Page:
"On Friday, December 4, 1931, Daniel J. Elliott, a highly respected Salisbury lumber dealer, was talking over the telephone in his office about mid-afternoon when Matthew Williams, a negro he had employed for eight years walked in from behind shot Elliott in the head. Death was instantaneous.
Williams, wounded when arrested, was taken by city police to the hospital where he was questioned by State's Attorney Levin Claude Bailey.
A report was spread around Salisbury that Williams had told the state's attorney a dozen or more Salisbury business men had been marked for death, that each had been assigned to a black for assassination and that 'I've done my job and I was the only one that did.'
About 8:30 that night a group said to number 12 to 15 appeared outside the ground floor hospital ward where Williams was lying in bed. He was smuggled out through a window and walked three blocks to the courthouse lawn. There he was hanged from a tree.
My wife and I had planned to see a movie at the Arcade Theater after dinner. As we walked along the block of Main Street toward the theater I was told of the alleged conspiracy against certain community leaders, which I completely discounted. After sitting in the theater for a time, I decided I should, as a newsman, investigate what may be happening outside. As I walked the half block to the office a passerby, replying to my inquiry about a gathering at the Main and Division Street intersections, said Williams was being hanged. Upon reaching the office door I thought I could discern in the darkness a shadowy figure dangling from a tree on the south side of the courthouse lawn. I hastened back to the theater to tell my wife, who was expecting soon, not to leave her seat until I returned.
I then went to the street intersection across from the courthouse lawn. With only street lights for illumination, I estimated the crowd to be about 100. Someone said Williams body was being taken away. There was no mob shouting as reported in some newspapers. Rather, the gathering appeared to be one of awe-struck spectators, rendered silent by the nature of the spectacle some of them had just witnessed.
As expected, for the next several days the Eastern Shore was the object of editorial page lingual gymnastics in a sizable sector of the metropolitan press. The most volative vituperation appeared in The Evening Sun, which then author, Henry L. Mencken, titled 'The Eastern Shore Kulture' :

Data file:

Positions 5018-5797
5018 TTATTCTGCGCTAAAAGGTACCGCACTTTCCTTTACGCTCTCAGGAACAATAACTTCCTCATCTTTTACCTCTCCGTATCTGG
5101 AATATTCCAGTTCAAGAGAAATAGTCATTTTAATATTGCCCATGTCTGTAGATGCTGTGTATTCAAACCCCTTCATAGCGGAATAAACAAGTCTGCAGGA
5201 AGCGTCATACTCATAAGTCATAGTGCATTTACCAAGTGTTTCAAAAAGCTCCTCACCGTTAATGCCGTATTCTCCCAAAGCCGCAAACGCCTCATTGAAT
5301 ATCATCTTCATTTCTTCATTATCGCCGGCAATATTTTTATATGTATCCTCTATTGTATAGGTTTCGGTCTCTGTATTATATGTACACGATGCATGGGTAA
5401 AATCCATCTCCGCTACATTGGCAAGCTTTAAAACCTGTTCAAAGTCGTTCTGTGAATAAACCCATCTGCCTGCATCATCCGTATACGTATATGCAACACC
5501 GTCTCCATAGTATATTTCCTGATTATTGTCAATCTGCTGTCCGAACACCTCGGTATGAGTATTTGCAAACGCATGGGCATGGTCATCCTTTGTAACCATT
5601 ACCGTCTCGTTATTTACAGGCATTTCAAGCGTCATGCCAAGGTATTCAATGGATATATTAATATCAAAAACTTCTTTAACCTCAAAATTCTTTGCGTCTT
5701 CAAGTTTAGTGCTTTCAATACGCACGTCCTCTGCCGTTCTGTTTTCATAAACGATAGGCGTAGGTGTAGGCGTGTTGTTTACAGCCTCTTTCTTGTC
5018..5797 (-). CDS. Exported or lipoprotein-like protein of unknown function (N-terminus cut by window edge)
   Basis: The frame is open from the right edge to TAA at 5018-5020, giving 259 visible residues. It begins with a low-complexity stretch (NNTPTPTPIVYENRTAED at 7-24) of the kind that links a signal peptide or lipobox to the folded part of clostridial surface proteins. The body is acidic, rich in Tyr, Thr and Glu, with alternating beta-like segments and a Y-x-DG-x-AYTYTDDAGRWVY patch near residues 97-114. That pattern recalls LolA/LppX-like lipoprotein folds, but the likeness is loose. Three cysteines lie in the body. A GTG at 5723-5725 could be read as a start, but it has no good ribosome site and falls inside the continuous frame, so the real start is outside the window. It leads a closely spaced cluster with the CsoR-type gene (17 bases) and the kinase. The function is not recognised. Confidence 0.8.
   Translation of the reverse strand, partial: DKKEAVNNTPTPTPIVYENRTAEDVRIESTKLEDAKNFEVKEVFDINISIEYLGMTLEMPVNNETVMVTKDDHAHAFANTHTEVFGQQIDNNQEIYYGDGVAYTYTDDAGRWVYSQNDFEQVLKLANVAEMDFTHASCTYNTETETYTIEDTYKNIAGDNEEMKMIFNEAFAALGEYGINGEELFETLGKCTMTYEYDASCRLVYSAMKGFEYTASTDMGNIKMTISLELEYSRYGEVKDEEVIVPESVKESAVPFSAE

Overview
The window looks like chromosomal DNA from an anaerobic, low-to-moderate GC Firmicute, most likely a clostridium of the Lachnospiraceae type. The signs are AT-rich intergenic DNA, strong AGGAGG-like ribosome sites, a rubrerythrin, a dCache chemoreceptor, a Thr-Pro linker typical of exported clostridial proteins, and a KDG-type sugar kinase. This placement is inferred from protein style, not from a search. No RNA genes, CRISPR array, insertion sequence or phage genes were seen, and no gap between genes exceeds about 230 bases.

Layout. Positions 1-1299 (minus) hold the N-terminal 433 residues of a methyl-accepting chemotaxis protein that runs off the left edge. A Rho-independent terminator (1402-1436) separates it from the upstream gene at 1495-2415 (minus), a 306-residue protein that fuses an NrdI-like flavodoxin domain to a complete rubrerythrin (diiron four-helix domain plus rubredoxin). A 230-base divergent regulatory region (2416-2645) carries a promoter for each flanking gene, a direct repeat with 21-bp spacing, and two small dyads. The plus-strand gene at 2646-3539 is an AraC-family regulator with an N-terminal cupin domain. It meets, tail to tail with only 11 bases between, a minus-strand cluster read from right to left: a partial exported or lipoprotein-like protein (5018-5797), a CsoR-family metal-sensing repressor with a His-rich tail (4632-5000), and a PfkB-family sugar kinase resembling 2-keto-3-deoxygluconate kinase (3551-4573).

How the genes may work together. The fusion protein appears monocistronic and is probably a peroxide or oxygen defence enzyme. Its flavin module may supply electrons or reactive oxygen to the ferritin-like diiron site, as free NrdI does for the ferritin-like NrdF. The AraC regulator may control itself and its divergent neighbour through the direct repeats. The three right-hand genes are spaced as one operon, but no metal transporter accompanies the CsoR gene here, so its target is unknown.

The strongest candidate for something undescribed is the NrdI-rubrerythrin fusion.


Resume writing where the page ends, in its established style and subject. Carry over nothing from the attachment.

Not many observant Marylanders, I take it, were surprised by the news of last Friday's extraordinarily savage and revolting lynching in Salisbury. Something of the sort has been plainly hatching down in that forlorn corner of the State for a long while. The whole area is a lush stamping ground for knavish politicians, prehensile professional patriots, and whooping soul-savers. It is quite naturally, a stronghold of prohibition (and of the rot-gut liquors that go therewith), and within its bounds tin-poy revivalism is making its last stand in Maryland.
Another vitrolic blurb appeared by Mencken in the same newspaper a week later. His statement that every schoolboy knew the identity of those who had participated in the hanging of Williams, brought an immediate chorus that he be summoned before the grand jury to testify. His response was that he would not voluntarily appear and the matter was dropped there.
Meanwhile Eastern Shore newspapers, editorially asserting mob action was not to be condoned, took issue with Mencken. The Cambridge Daily Banner recalled that Mencken himself had advocated lynching when he once proposed to take Williams Jennings Bryan 'to the top of the Washington Monument, in Washington, disembowel him and hurl his remains into the Potomac.' A somewhat similar charge was leveled by the Worcester Democrat, of Pocomoke, edited by a retired college professor. The Maryland & Herald, Princess Anne, referred to Mencken and aids as being affiliated with 'anarchists and communist groups, composed for the most part of men and women from the lowest strata of the mongrel breeds of European gutters.'
Attorney General William Preston Lane came to Salisbury and was closeted for four days with State's Attorney Bailey, and his law partner Hooper S. Miles, questioning a queue who might establish identity of the leaders. No clues were found that could justify convictions. The calibre of those three may be considered reflection of the seriousness of the inquiry. Mr. Bailey became chief judge of the state Court of Appeals, Miles later was president of Maryland National Bank, largest financial institution in the state. Mr. Lane became state governor."